The US Dollar Now Symbolizes the Death of American Freedom

There was a time when the consumer was considered sovereign and the dollar helped actualize the freedom that came with that sovereignty.

The American individual had the choice to save, spend, and invest with cash that was not subject to the schemes and manipulations of governing institutions. And cash was the means by which individuals can express their needs and demands in the marketplace. The dollar symbolized freedom and stability.

In the 19th century, during the Jacksonian era, there existed a different “war on cash.” It was a war on banks issuing notes that were not backed by gold, notes that not only represented everything that can go wrong with a fractional reserve system, but notes that effectively debased the value of the currencies being issued. Just listen to the slogans that rang loud and clear in 1834:

“Gold before Rags!”

“No Union of Banks and State!”

“No Monopolies!”

The war on cash in the Jacksonian era was a war for sound money. But nowadays, things have changed.

Gold no longer plays a role in limiting central banks and governments from manipulating the monetary system. Gold is no longer held in reserve, as it has been replaced with banknotes. Gold and silver coins are no longer in circulation as a common means for exchange. What the central governing bodies deem “sound money”–the dollar–is a currency that only they can issue, manipulate, monitor and control…but only up to a certain point.

Cash is still a nuisance to central government. Cash isn’t easy to track or monitor, making it difficult to counter illegal uses of cash (namely, money used for criminal or terrorist activities). So government is waging a “new war on cash,” in which the goal is to eliminate the use of physical cash altogether.

Although the US dollar still symbolizes freedom for many people across the globe, its symbolism is strictly historical… in its current state, the dollar represents how that freedom died.

The new war on cash comes at the cost of privacy and freedom. Individual citizens will be caught in the crossfire of this war, with central governments and banks positioned to benefit from any misfortunes this war may cause. Not only are cash and cash-based transactions becoming digitized at an accelerated pace and massive scale, gold and silver products (see CUSIP list) too are being co-opted into this corrupt system. Money is to be tracked, monitored, and subject to the manipulation and CONTROL by its sole issuer.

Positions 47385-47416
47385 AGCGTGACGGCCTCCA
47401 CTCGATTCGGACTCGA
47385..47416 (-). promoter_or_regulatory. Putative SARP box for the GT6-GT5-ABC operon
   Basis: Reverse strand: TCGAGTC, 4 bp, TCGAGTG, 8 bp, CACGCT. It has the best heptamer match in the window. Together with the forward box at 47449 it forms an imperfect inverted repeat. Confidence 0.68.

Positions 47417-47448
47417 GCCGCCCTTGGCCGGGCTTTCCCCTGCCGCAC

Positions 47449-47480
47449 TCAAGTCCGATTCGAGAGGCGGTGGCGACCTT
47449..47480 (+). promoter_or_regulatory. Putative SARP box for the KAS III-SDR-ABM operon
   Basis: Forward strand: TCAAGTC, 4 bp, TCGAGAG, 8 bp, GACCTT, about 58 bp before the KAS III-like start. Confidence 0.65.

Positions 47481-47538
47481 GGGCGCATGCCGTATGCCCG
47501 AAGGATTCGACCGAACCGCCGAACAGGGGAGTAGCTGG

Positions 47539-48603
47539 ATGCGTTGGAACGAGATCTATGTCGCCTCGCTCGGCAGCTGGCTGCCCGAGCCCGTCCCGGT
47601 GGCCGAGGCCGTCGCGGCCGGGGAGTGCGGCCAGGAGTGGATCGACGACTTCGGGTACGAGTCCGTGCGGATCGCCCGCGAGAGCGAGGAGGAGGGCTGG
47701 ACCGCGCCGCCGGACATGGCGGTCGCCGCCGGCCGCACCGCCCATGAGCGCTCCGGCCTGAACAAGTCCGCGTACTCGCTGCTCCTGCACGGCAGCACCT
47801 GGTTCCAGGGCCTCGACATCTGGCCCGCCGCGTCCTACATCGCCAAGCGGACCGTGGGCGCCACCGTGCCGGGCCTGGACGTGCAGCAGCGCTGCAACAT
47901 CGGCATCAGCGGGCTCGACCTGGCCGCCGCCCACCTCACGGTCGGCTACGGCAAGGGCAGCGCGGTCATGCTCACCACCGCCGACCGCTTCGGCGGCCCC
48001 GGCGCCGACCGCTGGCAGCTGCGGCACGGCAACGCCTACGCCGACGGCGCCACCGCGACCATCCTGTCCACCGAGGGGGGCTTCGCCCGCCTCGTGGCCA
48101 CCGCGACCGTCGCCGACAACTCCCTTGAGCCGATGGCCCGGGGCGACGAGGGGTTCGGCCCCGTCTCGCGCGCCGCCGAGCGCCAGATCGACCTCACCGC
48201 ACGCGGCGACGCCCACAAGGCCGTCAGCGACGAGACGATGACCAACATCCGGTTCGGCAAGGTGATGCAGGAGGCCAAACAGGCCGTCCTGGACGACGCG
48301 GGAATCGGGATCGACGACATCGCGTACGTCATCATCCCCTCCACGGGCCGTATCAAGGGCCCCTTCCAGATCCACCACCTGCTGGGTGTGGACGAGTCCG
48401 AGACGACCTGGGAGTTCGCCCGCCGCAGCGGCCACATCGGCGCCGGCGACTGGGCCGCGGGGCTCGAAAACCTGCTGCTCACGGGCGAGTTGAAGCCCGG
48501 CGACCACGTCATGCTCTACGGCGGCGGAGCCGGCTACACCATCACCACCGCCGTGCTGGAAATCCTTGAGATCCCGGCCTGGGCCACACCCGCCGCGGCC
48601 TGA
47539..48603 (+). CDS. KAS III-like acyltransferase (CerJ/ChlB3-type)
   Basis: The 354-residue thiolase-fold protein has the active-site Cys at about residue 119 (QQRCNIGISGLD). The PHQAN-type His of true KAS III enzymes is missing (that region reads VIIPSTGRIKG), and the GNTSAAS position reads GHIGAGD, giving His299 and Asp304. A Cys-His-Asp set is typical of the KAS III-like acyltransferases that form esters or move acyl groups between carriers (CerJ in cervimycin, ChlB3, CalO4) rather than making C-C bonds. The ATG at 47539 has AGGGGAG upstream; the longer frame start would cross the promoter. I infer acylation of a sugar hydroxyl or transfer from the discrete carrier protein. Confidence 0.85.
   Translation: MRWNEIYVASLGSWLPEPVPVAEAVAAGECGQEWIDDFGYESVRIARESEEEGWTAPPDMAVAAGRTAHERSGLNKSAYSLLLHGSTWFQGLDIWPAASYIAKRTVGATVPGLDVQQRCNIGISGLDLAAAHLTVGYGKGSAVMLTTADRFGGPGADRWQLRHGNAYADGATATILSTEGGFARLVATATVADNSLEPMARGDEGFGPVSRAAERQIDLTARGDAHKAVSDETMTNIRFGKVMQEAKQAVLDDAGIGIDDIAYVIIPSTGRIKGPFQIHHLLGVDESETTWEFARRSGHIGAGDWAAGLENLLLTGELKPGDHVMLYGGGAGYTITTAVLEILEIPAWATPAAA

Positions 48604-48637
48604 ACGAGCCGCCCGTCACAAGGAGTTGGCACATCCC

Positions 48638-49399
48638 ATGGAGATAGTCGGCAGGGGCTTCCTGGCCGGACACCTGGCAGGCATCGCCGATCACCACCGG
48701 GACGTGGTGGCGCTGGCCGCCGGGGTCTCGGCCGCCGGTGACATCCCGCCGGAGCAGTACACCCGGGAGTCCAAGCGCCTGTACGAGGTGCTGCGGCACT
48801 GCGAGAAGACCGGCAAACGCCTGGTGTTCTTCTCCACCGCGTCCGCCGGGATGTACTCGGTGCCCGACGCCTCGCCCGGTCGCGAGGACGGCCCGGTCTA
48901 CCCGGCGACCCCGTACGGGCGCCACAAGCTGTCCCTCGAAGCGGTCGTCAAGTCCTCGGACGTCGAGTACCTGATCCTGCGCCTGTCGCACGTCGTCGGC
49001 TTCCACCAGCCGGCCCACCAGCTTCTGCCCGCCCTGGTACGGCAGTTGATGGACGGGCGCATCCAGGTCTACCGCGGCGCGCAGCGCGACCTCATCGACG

Monopoly? That’s an understatement. Doesn’t this model smack of tyranny…if only in the monetary sense? But herein lies the rub: monetary matters are inextricably linked to the exercise of individual (and transactional) freedom.

Fortunately, no State power is infinite or absolute.

The resistance to the war on cash comes in old and new forms. The older form, of course, is represented by gold and silver–what for centuries had been (and still is) considered “hard money.” If central bank interventions were to one day collapse the value of cash, “physical” gold and silver would prevail.

But there’s also an emerging force on the horizon: alternative digital currencies, better known as cryptocurrencies.

A threat to central banks and governments, the digital currency world has transformed into a battleground.

Bitcoin alone has a market capitalization equivalent to the total market cap of 99 of its competing cryptocurrencies. If bitcoin were a “nation,” its capitalization would place it among the top 50 nations of the world.

But what powers bitcoin and many of its competing cryptocurrencies, making their digital tokens reliable, is a technology called “blockchain” . It is through the use of blockchain technology that nations and central banks can declare yet another war, this time on digital cash, by creating their own national digital currency. That process has begun in Dubai and the UK (both currencies backed by gold), China, Russia, and potentially the US.

There’s an irony to all of this: central bank’s and government’s attempt to fully control money (digital or physical) may only result in their own weakening.

If people no longer considered cash to be a viable investment or means of exchange, then alternatives will pop up:

  • We saw this in India, where the war on cash ruined the lives of many poor and destroyed numerous small business in the process. This war only boosted bitcoin and digital wallet.
  • The creation of over 100 cryptocurrencies since the 2008 crisis also attests to this natural
  • The large and ever increasing gold imports to China–a massive demand encompassing both its citizens and central government–also reveals a growing lack of faith in the power of paper cash (for citizens, the yuan, and for the Chinese government, the US dollar).

The real value of money is to be found in the transactional freedom that it allows individuals to exercise. Hence, the war on cash is a war against your capacity to exercise this freedom.

And to reclaim it, you will need to move beyond the boundaries of the corrupt system and hold sound assets (e.g. gold and silver) that possess real value; assets that can resist the bureaucratic tampering of governments and central banks.

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